I wanted to invoke a time when Asheville was very prosperous in the 1920s. I wanted the logo to have almost a letterpress-type feel to it, maybe slightly Art Deco. And I wanted the message to be very clear, very simple.


What is the current status of AGBA?


Our success and growth has really been organic. We have a steering committee of ten members, and we’ve kind of grown into a year-round campaign. We decided not to become a nonprofit because we felt that Asheville is saturated with nonprofits, and we didn’t feel it was our place to compete with nonprofits in a time when many are struggling. We also didn’t want to be membership driven in the sense that we require funding from our members. If you own an independent business, you’re already included in our membership. We want our members to do their part at the level they feel works best for them. Business owners are already doing a lot in terms of what it takes to run their companies. And we’ve found that part of our success is putting the responsibility back onto community. So you’ll see posters from our local radio station with a message of “Listen Local,” breweries with “Brew Local,” restaurants with “Eat Local” and so on. These are all messages coming from the community that they feel reflects their work and their contribution to the local independent economy.


The Go Local Card (GLC) adds an interesting component to the whole Asheville Grown campaign.


The GLC is great because it puts consumers in touch with 360 businesses who accept the card. It also helps raise money for Asheville public schools. The Asheville City School Foundation came to us because they wanted to replace a corporate-based fast food fundraiser they had been doing for years. They wanted to replace it with something that was more locally-based. So we worked with them to create a card that enabled the cardholder to present it to a local business and receive something special like a discount or a two-for-one offer or something along those lines. We didn’t want to limit it to retail or food, so there are business-to-business discounts as well. The card can be purchased for $15 and $10 goes back to the schools and the other $5 goes into covering the costs of the card. Last year we raised $10,000 for the whole year. This year, we’ve raised $10,000 in just the first two months of 2013. So we are excited about the potential of the card.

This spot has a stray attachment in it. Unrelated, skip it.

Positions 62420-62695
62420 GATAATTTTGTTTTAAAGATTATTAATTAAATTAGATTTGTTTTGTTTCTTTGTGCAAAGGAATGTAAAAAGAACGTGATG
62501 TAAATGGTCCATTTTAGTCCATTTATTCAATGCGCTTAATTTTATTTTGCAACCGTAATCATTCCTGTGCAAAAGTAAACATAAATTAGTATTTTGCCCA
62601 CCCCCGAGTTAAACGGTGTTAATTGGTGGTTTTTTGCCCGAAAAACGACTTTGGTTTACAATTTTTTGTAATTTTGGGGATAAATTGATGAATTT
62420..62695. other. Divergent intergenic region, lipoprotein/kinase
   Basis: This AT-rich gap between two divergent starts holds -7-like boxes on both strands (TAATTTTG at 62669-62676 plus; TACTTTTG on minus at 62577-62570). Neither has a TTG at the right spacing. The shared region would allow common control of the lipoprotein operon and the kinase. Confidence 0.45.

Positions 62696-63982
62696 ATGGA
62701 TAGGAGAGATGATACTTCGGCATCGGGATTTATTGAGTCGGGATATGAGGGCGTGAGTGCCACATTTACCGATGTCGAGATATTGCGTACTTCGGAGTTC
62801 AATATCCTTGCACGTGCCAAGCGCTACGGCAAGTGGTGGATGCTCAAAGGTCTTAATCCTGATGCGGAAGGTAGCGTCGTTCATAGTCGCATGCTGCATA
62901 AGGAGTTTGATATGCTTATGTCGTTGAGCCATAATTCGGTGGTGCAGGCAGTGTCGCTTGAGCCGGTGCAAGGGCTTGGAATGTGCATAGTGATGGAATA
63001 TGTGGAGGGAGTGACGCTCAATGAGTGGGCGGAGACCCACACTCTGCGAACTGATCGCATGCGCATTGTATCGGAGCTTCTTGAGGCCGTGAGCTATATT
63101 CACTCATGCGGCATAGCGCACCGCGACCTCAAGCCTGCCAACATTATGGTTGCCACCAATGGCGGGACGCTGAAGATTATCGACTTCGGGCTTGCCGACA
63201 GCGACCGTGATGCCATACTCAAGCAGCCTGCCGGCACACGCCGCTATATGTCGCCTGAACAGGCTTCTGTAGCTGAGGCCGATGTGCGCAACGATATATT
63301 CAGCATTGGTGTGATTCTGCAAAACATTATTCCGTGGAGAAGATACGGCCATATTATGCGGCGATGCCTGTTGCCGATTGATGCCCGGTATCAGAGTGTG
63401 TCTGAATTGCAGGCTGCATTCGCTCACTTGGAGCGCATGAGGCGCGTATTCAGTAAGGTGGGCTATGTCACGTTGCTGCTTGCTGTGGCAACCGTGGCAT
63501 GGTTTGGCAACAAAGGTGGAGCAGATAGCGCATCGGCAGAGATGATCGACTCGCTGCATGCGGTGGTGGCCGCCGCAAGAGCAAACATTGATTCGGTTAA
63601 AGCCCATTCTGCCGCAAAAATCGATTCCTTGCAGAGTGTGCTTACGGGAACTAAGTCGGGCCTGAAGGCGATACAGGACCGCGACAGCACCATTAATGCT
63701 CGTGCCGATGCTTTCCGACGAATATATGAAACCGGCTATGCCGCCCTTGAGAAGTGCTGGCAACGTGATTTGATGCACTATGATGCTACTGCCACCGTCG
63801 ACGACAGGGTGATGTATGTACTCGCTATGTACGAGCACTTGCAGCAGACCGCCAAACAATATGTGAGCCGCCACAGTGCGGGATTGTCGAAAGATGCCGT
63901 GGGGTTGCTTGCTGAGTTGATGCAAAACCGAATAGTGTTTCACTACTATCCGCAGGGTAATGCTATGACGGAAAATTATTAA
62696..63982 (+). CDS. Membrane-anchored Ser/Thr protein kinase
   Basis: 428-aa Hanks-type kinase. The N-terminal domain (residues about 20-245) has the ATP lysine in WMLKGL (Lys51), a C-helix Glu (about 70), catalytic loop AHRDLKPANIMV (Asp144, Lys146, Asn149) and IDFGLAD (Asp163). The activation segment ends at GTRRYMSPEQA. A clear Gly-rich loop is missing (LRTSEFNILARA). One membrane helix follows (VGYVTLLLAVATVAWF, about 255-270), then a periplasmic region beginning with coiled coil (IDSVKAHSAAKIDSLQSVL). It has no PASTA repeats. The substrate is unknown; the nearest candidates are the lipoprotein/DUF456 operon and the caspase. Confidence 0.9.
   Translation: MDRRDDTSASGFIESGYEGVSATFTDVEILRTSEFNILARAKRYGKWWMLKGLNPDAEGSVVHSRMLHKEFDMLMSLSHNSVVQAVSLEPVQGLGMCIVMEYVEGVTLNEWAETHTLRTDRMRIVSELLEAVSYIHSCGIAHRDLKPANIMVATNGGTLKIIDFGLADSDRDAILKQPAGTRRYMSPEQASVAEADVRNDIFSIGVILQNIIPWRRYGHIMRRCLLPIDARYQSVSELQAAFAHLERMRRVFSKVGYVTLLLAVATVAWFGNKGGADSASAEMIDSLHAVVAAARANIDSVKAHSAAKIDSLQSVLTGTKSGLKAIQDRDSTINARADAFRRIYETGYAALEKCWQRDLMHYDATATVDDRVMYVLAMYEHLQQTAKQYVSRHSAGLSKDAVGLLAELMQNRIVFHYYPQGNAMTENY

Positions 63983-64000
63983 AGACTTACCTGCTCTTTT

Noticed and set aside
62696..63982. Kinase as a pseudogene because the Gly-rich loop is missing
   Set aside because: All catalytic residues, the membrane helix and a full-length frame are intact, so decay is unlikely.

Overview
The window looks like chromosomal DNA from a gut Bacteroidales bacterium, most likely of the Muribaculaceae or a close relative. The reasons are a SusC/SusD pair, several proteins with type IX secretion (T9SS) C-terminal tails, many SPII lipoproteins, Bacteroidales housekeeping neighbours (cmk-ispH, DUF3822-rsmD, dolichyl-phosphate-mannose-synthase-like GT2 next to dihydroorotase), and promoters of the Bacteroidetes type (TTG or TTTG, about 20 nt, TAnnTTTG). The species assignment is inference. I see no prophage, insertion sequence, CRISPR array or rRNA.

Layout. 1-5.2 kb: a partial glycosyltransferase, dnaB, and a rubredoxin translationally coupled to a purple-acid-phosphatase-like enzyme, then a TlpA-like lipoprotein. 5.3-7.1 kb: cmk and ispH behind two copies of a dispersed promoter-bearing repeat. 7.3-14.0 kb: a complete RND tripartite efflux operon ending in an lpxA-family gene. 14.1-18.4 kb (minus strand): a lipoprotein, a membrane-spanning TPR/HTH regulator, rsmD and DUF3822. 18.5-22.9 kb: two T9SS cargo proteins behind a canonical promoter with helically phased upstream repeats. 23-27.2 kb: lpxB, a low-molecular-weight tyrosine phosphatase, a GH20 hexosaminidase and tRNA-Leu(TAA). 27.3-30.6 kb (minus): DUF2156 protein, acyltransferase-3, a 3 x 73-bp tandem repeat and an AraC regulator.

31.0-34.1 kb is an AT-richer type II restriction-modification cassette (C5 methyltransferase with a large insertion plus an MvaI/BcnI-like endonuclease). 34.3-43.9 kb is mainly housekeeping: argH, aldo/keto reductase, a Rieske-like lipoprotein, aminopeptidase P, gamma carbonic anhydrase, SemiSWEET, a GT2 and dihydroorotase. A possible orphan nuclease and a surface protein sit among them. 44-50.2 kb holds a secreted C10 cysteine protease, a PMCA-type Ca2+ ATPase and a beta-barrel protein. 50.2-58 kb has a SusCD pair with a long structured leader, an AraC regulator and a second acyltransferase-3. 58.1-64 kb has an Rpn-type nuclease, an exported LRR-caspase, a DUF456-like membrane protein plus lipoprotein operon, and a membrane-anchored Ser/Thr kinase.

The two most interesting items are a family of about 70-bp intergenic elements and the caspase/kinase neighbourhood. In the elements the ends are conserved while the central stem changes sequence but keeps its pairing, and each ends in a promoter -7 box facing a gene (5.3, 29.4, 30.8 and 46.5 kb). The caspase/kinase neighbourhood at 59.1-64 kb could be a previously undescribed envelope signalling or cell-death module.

As a businesswoman, how have you managed to juggle running your own business in addition to your work promoting the AGBA?


The clothing shop we own luckily has a great, loyal customer base. We have owned the shop for a little over 4 years. We have thought about growing it or expanding it, but we decided to concentrate on making our business as good as it can be in the space it’s in. This has given us the time to expand our passions for other things. For Kip Veno, my partner, that means more time for his music (he is a member of the local band Pleasure Chest), and for me I have really enjoyed the community work that comes with the AGBA.


Tell our readers why you love Western North Carolina?


One thing that comes to mind is that I love the tensions created by the clash of cultures we have available in Western North Carolina. Asheville itself is a collection of so many different cultures, mindsets and ideas. It’s interesting because it’s a community heavily rooted in the south, but you can come here with your own ideas and thrive. It’s really beautiful and it says a lot for our community. You don’t find that everywhere.


For more information about the AGBA, purchasing the Go Local Card or to learn about upcoming ABGA events visit



Frances Nevill is a freelance writer who writes about the people and places that make the southeast unique.

Sandi Tomlin-Sutker
Written by Sandi Tomlin-Sutker